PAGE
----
a. One must avoid exposing the client to dangers in the environment (therapy

               room, zoo, gardens, open area, etc.) without proper guidance and

               supervision.

            b. The therapist must match the environment of the therapy to the needs and

               limitations (physical, emotional, cognitive) of the client.

            c. The therapist must be especially aware of any possible changes throughout

               the therapy. The therapist must react immediately and appropriately to any

               change.

30. The therapist must show professional judgment in choosing the appropriate animal for the client:

            a. according to the therapy goals;

            b. according to the client's age,

               developmental stage, motor capabilities, and emotional and cognitive

               sensitivities;

            c. according to the therapy environment.

MULTICULTURAL ASPECTS

 

31. The AAP therapist must readily accept the complexity and the diversity of his/her clients and of their opinions towards assisting them in therapy.

32. The AAP therapist will not force his/her beliefs about the animals, or his/her manner of working with the animals, onto the client.

33. The AAP therapist should make an effort to acquaint him/herself, as much as possible, with a variety of cultures, traditions, religions, belief systems, values and ecological and geographical environments in order to be able to help a wide variety of clients, through an understanding of their motivations and behaviors during therapy.

34. The AAP therapist must be aware of his/her own beliefs, opinions and prejudices, as well as of the clients' beliefs, opinions and prejudices, before (s)he commences therapy. In addition, one must be aware of their implications on the therapy process and on the dynamics between the therapist and his/her clients and the animals present in therapy.

35. The AAP therapist must be acquainted with the cultural characteristics and symbolism associated with the animals as a therapy tool, and as a source for communication that is not language-dependent.

CLOSENESS, SEXUALITY, TOUCH AND INTIMACY

 

36. The framework of AAP creates closeness and intimacy – physical and emotional – between the therapist and the client, between the client and him/herself, between the client and the animals, and among the animals. Likewise, activity with the animals (who are, by their very existence, alive and driven by their instincts) is related to a great extent to basic drives and physical closeness. Since this subject is especially sensitive in AAP, the therapist is required to pay attention to this in supervision.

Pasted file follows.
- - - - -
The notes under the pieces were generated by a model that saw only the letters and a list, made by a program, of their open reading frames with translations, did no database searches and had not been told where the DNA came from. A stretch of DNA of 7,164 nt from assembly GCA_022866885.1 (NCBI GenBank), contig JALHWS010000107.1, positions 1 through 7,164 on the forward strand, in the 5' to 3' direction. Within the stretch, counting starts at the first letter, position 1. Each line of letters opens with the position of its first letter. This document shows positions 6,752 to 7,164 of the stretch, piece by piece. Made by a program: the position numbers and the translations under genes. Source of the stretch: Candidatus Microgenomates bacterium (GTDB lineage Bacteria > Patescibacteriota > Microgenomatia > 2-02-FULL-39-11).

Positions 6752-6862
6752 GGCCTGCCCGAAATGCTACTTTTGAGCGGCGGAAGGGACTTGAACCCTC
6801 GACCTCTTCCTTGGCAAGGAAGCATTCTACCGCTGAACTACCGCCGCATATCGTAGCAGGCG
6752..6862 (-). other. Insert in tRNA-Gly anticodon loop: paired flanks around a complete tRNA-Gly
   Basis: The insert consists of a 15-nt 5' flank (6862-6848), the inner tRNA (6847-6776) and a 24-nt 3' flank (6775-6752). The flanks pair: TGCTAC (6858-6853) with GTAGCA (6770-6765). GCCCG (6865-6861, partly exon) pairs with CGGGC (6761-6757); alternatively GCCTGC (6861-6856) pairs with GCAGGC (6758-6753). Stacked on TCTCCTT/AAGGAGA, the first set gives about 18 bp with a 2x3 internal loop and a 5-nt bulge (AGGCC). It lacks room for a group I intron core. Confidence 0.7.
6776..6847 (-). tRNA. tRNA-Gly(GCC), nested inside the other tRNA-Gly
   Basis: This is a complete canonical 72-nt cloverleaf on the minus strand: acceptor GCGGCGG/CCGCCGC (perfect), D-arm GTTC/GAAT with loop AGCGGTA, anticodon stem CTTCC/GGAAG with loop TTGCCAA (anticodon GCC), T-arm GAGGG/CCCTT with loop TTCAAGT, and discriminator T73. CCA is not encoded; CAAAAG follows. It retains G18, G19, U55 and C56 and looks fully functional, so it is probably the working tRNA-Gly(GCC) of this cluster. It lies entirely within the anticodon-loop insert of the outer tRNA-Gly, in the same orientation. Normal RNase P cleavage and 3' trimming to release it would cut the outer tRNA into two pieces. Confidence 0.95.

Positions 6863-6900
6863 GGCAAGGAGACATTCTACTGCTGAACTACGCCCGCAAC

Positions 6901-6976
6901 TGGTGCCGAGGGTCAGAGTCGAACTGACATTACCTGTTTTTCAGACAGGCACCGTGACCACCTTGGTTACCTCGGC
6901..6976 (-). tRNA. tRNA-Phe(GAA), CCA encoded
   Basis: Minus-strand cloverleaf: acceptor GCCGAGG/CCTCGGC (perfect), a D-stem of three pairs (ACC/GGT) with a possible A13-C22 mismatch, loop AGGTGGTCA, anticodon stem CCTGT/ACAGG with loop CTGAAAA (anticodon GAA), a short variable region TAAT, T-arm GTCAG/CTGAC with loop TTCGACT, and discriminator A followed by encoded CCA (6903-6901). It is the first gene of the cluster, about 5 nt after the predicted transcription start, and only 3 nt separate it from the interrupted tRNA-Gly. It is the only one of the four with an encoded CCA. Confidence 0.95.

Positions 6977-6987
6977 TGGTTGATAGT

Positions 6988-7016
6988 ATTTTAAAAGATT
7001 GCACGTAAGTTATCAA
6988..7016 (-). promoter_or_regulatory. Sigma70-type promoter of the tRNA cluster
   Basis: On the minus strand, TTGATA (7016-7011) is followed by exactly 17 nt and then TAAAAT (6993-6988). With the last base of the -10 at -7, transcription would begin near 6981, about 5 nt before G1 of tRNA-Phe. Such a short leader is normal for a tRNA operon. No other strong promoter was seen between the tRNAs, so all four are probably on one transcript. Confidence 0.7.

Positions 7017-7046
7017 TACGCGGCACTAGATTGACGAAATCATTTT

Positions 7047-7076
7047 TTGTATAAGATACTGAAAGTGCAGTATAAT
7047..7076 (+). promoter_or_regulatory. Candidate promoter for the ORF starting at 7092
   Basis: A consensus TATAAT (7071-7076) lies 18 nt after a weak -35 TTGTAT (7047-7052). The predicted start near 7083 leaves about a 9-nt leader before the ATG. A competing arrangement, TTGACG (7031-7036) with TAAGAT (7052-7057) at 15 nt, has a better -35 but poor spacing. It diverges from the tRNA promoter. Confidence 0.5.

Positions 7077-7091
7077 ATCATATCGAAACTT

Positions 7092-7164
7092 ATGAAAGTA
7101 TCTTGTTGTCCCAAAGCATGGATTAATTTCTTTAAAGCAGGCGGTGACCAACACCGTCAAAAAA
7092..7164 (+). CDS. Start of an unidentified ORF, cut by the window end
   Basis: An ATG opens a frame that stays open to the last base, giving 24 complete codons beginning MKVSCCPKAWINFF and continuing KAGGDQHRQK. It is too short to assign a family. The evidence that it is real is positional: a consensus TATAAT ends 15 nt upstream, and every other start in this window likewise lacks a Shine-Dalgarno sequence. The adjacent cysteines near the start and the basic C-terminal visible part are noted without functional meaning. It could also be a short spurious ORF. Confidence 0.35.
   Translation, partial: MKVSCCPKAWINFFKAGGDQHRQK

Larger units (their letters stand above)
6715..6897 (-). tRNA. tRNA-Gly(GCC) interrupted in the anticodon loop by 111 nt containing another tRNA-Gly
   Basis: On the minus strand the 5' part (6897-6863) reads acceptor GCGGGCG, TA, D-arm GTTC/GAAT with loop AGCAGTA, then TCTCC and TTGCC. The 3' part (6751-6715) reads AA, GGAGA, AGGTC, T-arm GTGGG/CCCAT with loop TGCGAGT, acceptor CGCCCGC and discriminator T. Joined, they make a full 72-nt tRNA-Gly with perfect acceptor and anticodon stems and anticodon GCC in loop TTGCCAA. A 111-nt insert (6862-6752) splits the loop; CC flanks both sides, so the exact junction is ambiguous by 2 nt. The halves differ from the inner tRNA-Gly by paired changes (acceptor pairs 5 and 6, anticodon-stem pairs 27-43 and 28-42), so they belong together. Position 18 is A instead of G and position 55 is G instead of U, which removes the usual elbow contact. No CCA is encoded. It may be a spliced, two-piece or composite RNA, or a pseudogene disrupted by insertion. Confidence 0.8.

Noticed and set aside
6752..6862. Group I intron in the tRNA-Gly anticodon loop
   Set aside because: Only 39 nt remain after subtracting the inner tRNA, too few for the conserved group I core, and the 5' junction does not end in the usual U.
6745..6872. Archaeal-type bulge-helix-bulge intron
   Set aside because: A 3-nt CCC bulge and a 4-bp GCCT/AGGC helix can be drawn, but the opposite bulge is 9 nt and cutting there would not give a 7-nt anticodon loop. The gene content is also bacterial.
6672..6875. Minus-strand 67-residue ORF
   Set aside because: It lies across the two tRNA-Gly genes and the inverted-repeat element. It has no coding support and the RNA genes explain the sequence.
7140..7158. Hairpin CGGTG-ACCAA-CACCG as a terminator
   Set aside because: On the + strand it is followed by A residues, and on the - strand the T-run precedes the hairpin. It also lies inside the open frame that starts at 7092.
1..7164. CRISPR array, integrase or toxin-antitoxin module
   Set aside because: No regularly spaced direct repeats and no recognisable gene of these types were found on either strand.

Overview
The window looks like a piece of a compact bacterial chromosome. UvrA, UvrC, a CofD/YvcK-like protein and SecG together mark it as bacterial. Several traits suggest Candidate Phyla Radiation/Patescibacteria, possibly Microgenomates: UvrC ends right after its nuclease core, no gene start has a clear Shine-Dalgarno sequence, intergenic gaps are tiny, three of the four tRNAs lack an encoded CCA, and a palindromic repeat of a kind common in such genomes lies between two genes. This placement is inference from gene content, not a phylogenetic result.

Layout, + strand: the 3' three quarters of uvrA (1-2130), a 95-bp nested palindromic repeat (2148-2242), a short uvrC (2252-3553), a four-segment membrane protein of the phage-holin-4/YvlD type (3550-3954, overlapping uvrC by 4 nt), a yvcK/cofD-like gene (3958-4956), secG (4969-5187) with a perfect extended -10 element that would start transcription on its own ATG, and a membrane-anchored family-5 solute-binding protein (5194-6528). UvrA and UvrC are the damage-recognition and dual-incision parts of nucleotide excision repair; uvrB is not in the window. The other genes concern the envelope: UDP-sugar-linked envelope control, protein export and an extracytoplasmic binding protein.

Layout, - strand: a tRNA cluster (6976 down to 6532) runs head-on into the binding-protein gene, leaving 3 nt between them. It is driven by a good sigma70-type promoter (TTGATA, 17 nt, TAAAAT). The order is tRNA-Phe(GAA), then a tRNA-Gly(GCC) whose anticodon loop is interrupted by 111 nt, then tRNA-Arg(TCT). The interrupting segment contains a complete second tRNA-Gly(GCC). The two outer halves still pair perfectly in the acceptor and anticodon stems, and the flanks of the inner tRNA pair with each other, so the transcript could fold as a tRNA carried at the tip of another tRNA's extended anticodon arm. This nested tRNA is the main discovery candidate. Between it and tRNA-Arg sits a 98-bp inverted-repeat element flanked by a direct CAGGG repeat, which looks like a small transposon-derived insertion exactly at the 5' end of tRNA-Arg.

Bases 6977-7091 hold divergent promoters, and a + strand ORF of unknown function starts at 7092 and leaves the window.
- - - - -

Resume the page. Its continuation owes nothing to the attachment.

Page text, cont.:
37. The therapist must know how to discern between expressions of sexuality and a close relationship, touch (physical or emotional) and intimacy within the therapy triangle (therapist-client-animal), which are meaningful for the client's personal development, for the therapy process and for the therapy connection. In addition, the therapist must discern between positive close relationships, touch and intimacy on the one hand, and erotic relations and the abuse of close relationships on the other hand, which constitute a grave ethical violation.

38. In the case that unnecessary touch occurred within therapy, the therapist must be sure to bring the subject to supervision and work it through, and later do the same with the client.

39. Coming face-to-face in therapy with animals, which are intrinsically alive and driven by their instincts, brings up in a very tangible way various content (parenthood, birth, nursing, sexuality, mating, violence, etc.) that are likely to bring up difficulties for certain clients. The therapist must be aware of this and make sure that no damage is caused to the client.

40. In reference to touch:

            a. The presence of an animal in therapy invites closeness and awakens feelings

               of primary needs in the client. One of them is the need for touch.

                        1. Closeness by definition is proximity, being located next to someone

                           or something.

                        2. Touch by definition is physical contact, the bringing close of a hand

                           or other body part to someone or something.

            b. The therapist must be aware of and differentiate between situations in which

               1) the good of the client demands closeness and contact, while exercising

               caution and keeping limits, and 2) situations in which closeness and touch

               are not needed.

            c. In the field of Animal-Assisted Psychotherapy there exist various situations

               that demand minimal contact between the therapist and the client, between

              the therapist and the animals, between the client and the animals, between